Cone Health CEO, NC Chamber differ on COVID-19 response
Cone Health CEO Terry Akin is incensed that North Carolina hasn’t moved quickly enough to prepare for an influx of people suffering from the COVID-19 virus into the state’s hospitals. State officials reported 29 hospitalizations as of midday Wednesday, while the state has several thousand acute-care beds. That is no excuse for not imposing much stricter rules blocking public activity, he said in an interview. Akin joined the Greensboro-based health system as chief operating officer in 2009, became president in 2012 and CEO in 2014.
His criticism of the NC Chamber’s response prompted a statement from the business group that is included at the bottom of this interview.
Why are you being so outspoken on this issue?
The lives and welfare and well-being of the citizens of North Carolina are truly at stake right now. The welfare and safety of our caregivers and the ongoing functionality of our hospitals are all at stake right now.
We have got to give deference to experts. Experts right now are infectious disease physicians, epidemiologists and people who study pandemics for a living. When they share with us scientific -based information that demonstrates that within a matter of weeks our health systems could be overloaded by as much as 5 or 10 times or more, that is unmanageable.
Many businesspeople are equally wary of the coronavirus, but they prefer a measured response given negative economic impact stemming from the response to this problem. What is your message to them?
I am a former chair of the Greensboro Chamber of Commerce. I care deeply about our economy. But if we don’t make a decision to heed advice to move to a shelter-in-place strategy, we are responding to something other than science. If we overwhelm the system and put our citizens at risk to the degree that the data suggests, we will be in a much more dire economic situation than if we issue stay at home orders and endure for a time.
I heard that the NC Chamber issued a statement discouraging a shelter-in-place action. They said it needed to be a last resort. My understanding is they consulted with no one in health care industry and the scientific community.
I’d call that patently irresponsible and destructive. They are placing our citizens and caregivers and hospitals and health systems at grave risk. I’m not going to stand by for that.
North Carolina is not experiencing a grave situation like New York City at this point. Do you think that is likely to happen?
I hope we don’t follow the track of Italy. If you go to the Covidactnow.org website, let the graphs sink in. They speak for themselves. That is information from the experts. It is as if some in the business community don’t realize that if you need brain surgery, you consult with neurosurgeons. You don’t consult with each other around the coffee pot.
That information is as credible as it gets. This is no time for science amateur hour.
Has your business suffered with fewer elective surgeries?
I run one of the largest businesses in our region. We are as concerned about the economic impact as anybody. I feel for the burden and hardship of the business community, particularly smaller businesses. and on smaller biz; but I’m looking at the bigger picture and the longer term harm we do to our economy if we don’t rely on the advice of the epidemiologists. I’d much rather be accused or overreacting than underreacting.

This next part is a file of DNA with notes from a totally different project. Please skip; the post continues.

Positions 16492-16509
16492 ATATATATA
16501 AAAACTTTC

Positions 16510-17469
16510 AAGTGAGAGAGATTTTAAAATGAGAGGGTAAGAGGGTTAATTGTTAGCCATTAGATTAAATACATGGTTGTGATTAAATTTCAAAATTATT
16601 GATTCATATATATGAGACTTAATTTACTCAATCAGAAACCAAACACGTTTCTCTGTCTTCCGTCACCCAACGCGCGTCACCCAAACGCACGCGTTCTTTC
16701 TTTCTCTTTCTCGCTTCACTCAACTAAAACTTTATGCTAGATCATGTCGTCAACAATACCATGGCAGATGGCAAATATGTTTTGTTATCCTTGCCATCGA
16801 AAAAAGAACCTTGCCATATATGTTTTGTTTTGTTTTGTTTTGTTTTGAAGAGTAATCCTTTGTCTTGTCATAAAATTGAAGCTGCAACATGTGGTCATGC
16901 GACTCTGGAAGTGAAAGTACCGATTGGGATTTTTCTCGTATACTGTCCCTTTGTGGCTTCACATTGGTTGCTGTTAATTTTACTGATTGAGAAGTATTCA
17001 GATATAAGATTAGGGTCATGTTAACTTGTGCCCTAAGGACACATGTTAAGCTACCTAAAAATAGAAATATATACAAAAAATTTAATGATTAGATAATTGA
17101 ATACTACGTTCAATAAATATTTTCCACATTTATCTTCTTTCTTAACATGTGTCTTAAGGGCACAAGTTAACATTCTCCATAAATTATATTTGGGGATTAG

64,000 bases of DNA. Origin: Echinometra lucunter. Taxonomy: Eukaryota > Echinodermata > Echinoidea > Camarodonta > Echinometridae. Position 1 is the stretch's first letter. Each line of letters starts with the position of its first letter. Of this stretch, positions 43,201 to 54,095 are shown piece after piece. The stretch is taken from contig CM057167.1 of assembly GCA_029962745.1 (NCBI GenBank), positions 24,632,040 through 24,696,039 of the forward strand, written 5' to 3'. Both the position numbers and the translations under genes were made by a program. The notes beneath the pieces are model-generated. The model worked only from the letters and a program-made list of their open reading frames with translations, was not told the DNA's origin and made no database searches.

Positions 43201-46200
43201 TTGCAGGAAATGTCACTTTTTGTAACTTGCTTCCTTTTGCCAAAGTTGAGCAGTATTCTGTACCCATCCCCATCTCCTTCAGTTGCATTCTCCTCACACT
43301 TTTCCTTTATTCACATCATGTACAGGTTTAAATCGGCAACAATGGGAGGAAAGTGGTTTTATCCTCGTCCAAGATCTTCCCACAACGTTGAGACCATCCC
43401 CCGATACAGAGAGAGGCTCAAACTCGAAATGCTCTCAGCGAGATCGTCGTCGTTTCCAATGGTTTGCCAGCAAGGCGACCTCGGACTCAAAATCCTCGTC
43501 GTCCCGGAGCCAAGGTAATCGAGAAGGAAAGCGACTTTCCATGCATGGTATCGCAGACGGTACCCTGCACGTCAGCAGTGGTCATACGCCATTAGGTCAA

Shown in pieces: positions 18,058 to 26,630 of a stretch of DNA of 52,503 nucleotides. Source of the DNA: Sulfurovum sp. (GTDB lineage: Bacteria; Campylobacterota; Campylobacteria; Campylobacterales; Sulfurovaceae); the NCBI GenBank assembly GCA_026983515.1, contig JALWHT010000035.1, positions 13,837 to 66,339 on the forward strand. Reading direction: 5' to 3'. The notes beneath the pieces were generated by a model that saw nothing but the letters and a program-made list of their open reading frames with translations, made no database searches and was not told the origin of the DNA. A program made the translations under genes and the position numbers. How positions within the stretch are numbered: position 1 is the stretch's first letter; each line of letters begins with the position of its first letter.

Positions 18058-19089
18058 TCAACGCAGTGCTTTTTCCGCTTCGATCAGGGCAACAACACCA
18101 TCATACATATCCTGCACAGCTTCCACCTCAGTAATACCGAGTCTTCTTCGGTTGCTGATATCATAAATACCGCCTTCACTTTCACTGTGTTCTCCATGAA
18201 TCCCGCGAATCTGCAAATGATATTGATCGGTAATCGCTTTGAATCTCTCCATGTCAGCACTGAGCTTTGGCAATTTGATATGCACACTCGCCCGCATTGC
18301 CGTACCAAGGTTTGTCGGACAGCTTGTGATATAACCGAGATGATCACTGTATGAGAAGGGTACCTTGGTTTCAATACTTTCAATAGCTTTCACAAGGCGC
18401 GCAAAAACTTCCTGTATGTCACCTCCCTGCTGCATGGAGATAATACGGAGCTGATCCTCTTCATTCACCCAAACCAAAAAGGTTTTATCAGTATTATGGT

I’ve been working very hard here with the elected officials in the Triad. I was disappointed that the governor didn’t move the state in that direction. I’ve been urging him for days now. Otter health system CEOs have been urging, urging the governor and our local municipalities to move in this direction.
Cone has not experienced an influx of COVID-19 hospitalizations, right?
A lot of people are preparing for a hurricane that has been forecast offshore, and it’s just a few days away. We’ve committed their lives to take care of people and we need to protect them by not overwhelming them. We have limitations on protective equipment supplies and we have limitations on tests. We’ve got to stem the flow of sickness into our hospitals. First because it’s the right thing to do, and second not to overwhelm the hospitals.
I’m not gonna stand by while we ignore science. I don’t think we are going to avoid the hurricane but we can evacuate the coast and minimize the damage. It’s not like we can say, `Let’s wait for the wind and tide to rise and hit the shore.’ At that point, it’s too late.
Kate Payne, vice president of communications at the NC Chamber, issued this response to Akin’s criticism of the business group’s action.
The chief priority focus is the health, safety and economic well-being of our citizens. [CEO Gary Salamido] is a member of Governor Cooper’s Novel Coronavirus Task Force and has enjoyed dialogue on this issue with a number of health care professionals, as well as members across the state representing nearly every industry. We have been communicating with members dating back to February, asking them what we can do to help them. The feedback has been consistently asking for a thoughtful, measured approach.
The NC Chamber believes that we, as a state, are better prepared for this than many, that our state’s government and private-sector leadership are doing a tremendous job under incredibly challenging circumstances, and that any statewide shelter-in-place order should be a last resort. Our position is to simply make it clear that shelter in place should be a data-driven decision with the guidelines for resolution understood at the outset. We ultimately will honor and respect whatever decision our elected officials feel compelled to make.
To reiterate, we are not opposed. What we would like is guidance on how long it would last and what criteria we should watch to indicate what is happening with the virus. This kind of information would help employers plan so they can protect and retain their employees.